Adobe Reader for Android

I hope you read the previous blog posts about the excellent work the Adobe Reader team has done to implement a sandbox in Adobe Reader X on Windows. With sandboxing, even if an attacker takes over an application’s process, he cannot cause severe harm to the user unless he also manages to break out of the sandbox.

In a sense, Android has sandboxing built-in. Every application in the Android system can be automatically sandboxed. This is great for the system’s security! Adobe has taken full advantage of this feature with Adobe Reader X. Here is the AndroidManifest.xml file for Adobe Reader:

<manifest versionCode="35282" versionName="10.0.0" installLocation="0"
                    package="com.adobe.reader">
   <application label="Adobe Reader" icon="res/drawable-hdpi/icon.png"
                    debuggable="true">
      <activity theme="@16973830" label="Adobe Reader" name=".AdobeReader"
                    launchMode="2" screenOrientation="2" configChanges="0xa0">
         <intent-filter>
            <action name="android.intent.action.MAIN">
            </action>
            <category name="android.intent.category.LAUNCHER">
            </category>
         </intent-filter>
         <intent-filter>
            <action name="android.intent.action.VIEW">
            </action>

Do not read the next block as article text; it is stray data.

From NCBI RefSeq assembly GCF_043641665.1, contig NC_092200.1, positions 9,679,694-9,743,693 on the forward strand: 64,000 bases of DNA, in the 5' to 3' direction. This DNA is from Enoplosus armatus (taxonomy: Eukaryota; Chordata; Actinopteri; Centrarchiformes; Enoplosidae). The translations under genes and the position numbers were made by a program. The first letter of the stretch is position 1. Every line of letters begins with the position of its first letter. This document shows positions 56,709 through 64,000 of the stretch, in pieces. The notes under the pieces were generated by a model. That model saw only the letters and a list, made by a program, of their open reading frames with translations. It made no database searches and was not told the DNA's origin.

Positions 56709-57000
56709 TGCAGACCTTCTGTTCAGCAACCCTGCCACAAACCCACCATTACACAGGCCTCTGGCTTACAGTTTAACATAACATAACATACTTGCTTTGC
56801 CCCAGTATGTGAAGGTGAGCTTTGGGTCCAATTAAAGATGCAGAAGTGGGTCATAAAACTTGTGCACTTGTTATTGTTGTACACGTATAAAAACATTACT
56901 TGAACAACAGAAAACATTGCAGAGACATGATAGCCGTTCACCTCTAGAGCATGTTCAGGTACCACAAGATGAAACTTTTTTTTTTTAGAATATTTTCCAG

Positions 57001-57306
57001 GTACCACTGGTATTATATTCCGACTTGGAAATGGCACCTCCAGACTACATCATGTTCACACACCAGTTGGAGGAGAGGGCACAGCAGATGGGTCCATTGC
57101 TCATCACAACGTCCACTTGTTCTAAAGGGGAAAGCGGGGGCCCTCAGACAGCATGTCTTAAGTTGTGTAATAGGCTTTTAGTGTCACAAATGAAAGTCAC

<category name="android.intent.category.DEFAULT">
            </category>
            <data mimeType="application/pdf">
            </data>
         </intent-filter>
      </activity>
      <activity theme="@2131034112" name=".ARAboutActivity">
      </activity>
      <activity theme="@16973830" name=".ARFileOpen" configChanges="0xa0">
      </activity>
      <activity theme="@16973830" name=".ARPortfolioUI">
      </activity>
   </application>
   <uses-sdk minSdkVersion="7">
   </uses-sdk>
</manifest>

The most important thing to notice is what is missing from this file. Adobe Reader does not ask for any permissions. As it turns out, we currently do not need to ask for any extra permissions to render documents. This means that Adobe Reader on Android already comes in a nice and strict sandbox.

If an attacker creates a malicious PDF file and is able to take over the Adobe Reader application running on your phone, he can run down your battery. He may also be able to use up all system resources or to brick your phone by sending multiple messages to the screen. He cannot, however, read your contact list, obtain your GPS location data, turn your camera on or even access the network! Unless there is a security bug in Android, all the attacker can do is perform a Denial-of-Service attack on your phone, which is undoubtedly extremely inconvenient, but not as costly as losing control of your personal information.